No concrete decisions at kingdom talks in Aruba

No concrete decisions at kingdom talks in Aruba

The press conference at the end of the two-day four-countries consultation. From left: St. Maarten Prime Minister Silveria Jacobs, Dutch State Secretary Alexandra van Huffelen, Aruba Prime Minister Evelyn Wever-Croes and Curaçao Prime Minister Gilmar Pisas.

ORANJESTAD--The prime ministers of Aruba, Curaçao and St. Maarten expressed their satisfaction about the meetings with the Netherlands in Aruba on Sunday and Monday, but provided no details about the lack of a concrete outcome as talks will continue in August.

  No concrete steps could be taken during the four-countries consultation with regard to the process of the Kingdom Consensus Law proposal to establish the Caribbean Body for Development and Reform COHO.

  The Netherlands is of a different opinion than Aruba, Curaçao and St. Maarten on how to give content to the COHO. None of the three scenarios that the civil servant delegations of the four countries had prepared could count on the support of all four parties.

  Neither the three Prime Ministers, Silveria Jacobs of St. Maarten, Gilmar Pisas of Curaçao and Evelyn Wever-Croes of Aruba, nor Dutch State Secretary of Kingdom Relations and Digitisation Alexandra van Huffelen wanted to discuss the content of the three scenarios at a joint press conference following Monday’s talks.

  “The core matter of the case is that we exchanged thoughts about the different options which lead to reforms. Details at this time are not relevant,” said Van Huffelen. Wever-Croes confirmed that the Dutch Caribbean countries jointly will work out a scenario. In August, when talks are scheduled to resume, the partners will discuss this scenario.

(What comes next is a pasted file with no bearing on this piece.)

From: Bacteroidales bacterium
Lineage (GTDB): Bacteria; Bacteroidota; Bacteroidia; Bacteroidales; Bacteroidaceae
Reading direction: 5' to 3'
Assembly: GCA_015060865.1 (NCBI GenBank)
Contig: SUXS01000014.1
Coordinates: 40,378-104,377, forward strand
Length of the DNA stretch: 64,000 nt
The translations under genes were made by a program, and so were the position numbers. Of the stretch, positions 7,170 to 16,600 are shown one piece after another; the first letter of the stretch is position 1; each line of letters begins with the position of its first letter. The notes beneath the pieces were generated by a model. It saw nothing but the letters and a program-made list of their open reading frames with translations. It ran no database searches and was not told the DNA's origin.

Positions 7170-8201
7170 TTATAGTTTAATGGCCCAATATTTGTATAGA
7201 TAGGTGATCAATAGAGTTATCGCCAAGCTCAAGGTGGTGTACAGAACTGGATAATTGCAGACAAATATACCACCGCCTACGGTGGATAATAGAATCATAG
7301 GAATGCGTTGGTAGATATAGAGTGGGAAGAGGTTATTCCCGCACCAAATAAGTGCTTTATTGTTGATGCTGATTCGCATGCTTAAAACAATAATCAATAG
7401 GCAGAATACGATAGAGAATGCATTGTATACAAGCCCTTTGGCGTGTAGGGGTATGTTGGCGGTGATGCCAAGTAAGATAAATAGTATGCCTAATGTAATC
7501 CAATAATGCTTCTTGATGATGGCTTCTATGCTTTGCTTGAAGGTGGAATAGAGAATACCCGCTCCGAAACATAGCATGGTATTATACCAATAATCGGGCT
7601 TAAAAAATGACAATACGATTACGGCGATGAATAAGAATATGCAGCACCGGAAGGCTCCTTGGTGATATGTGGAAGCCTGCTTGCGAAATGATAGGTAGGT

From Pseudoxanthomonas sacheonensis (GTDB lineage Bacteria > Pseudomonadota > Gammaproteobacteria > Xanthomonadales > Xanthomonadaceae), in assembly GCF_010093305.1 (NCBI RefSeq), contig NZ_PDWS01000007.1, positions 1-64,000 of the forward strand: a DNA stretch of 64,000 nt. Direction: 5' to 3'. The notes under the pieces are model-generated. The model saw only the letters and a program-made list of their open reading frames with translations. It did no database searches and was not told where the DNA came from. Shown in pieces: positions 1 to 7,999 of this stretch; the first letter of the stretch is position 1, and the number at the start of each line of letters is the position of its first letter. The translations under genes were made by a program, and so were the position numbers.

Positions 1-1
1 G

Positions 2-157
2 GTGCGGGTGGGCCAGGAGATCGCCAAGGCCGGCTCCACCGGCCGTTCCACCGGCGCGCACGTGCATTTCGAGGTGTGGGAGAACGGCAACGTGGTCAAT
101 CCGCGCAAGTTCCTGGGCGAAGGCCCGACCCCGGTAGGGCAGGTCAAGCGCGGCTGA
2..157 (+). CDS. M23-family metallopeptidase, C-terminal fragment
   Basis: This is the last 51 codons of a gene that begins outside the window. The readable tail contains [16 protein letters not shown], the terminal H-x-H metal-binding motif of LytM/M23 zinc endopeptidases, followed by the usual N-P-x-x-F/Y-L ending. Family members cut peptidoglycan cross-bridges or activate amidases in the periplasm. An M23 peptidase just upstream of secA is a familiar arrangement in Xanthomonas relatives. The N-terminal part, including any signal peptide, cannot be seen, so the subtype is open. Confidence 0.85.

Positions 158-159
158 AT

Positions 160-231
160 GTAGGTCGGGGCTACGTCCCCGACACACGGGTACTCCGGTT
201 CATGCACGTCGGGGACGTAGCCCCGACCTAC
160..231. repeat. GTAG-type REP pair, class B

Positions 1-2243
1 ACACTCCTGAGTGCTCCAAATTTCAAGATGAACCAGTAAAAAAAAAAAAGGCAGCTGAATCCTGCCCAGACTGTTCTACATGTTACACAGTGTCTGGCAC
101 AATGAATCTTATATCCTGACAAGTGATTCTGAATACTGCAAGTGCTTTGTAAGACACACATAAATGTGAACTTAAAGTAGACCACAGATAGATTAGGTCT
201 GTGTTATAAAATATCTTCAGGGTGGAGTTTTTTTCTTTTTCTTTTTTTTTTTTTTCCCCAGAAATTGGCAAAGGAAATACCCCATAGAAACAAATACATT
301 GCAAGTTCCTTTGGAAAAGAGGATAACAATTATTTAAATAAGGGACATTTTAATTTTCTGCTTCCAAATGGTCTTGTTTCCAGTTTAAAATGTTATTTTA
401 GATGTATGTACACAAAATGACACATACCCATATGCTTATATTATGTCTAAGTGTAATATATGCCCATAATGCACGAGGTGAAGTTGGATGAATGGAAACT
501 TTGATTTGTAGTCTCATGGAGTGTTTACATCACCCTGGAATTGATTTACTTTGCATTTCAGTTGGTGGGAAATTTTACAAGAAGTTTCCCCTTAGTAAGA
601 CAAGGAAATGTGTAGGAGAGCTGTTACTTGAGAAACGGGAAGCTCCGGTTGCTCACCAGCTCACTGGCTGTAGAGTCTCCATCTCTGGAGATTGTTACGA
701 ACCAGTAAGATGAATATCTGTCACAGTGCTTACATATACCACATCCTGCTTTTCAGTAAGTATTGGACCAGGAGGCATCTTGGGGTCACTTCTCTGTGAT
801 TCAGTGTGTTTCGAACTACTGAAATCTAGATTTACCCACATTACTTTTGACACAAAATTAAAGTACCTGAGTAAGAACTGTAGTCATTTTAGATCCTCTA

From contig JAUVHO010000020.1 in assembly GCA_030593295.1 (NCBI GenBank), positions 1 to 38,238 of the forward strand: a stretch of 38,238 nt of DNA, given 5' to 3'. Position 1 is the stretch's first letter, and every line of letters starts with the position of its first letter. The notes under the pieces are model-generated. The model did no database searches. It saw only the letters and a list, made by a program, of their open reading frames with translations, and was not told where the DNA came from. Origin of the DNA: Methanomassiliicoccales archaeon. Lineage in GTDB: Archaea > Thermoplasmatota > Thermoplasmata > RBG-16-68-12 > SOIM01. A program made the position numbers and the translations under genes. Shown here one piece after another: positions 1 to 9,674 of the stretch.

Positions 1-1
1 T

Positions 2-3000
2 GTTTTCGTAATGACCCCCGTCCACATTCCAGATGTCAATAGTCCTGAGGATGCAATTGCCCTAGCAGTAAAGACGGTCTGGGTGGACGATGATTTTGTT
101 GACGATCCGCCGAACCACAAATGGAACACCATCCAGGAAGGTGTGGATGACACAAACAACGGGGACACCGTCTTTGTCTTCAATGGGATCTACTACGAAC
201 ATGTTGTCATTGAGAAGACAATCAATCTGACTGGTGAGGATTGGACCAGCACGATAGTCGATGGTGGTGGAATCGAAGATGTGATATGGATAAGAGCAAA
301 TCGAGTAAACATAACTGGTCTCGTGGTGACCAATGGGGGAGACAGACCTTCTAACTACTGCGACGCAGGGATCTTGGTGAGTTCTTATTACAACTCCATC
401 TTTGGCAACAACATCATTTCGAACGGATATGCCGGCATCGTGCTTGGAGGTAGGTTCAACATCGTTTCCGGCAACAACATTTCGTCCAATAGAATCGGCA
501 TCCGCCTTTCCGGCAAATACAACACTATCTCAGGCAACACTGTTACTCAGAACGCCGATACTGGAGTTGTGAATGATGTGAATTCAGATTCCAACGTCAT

Nonetheless, the prime ministers and their main discussion partner, State Secretary Van Huffelen, were positive. Jacobs, Pisas and Wever-Croes spoke of “good” and “fruitful” discussions and the importance of “coming together in a live setting.”

  Jacobs did express that she initially had hoped for a more concrete outcome. But, she added, “At least we know now where we stand and how to proceed.” Van Huffelen said she looked back at “open, honest and in-depth” talks. “I hope that we will arrive at a solution in the coming months and that we can reply to the parliaments.”

  Despite of the delay in the process to handle the COHO Kingdom Consensus Law proposal, reforms will continue in Aruba, Curaçao and St. Maarten which should, among other things, make the local governments more efficient, save healthcare costs, lead to a more flexible labour market, reduce red tape and improve the investment climate.

  During Monday’s press conference, State Secretary Van Huffelen confirmed that Aruba was the only country that had accepted the conditions to cease the labour benefits reduction of 12.6% for employees in Aruba’s (semi) public sector. The process to repay these workers will start next month. Curaçao and St. Maarten have not accepted the Dutch conditions to stop the 12.5% labour benefits cut.    

  Wever-Croes clarified the three conditions that Aruba has to comply with: continue the 25% labour benefits cut for politicians, include the expenditures to repay the (semi) government employees in the budget, and adopt the law proposal to curb the income of the highest earners in government and government entities to a maximum of 130% of the prime minister’s income.

  At the end of the press conference, Wever-Croes thanked her colleagues of Curaçao and St. Maarten and the state secretary for coming to Aruba to participate in the four-countries consultation, their cooperation and constructive attitude.

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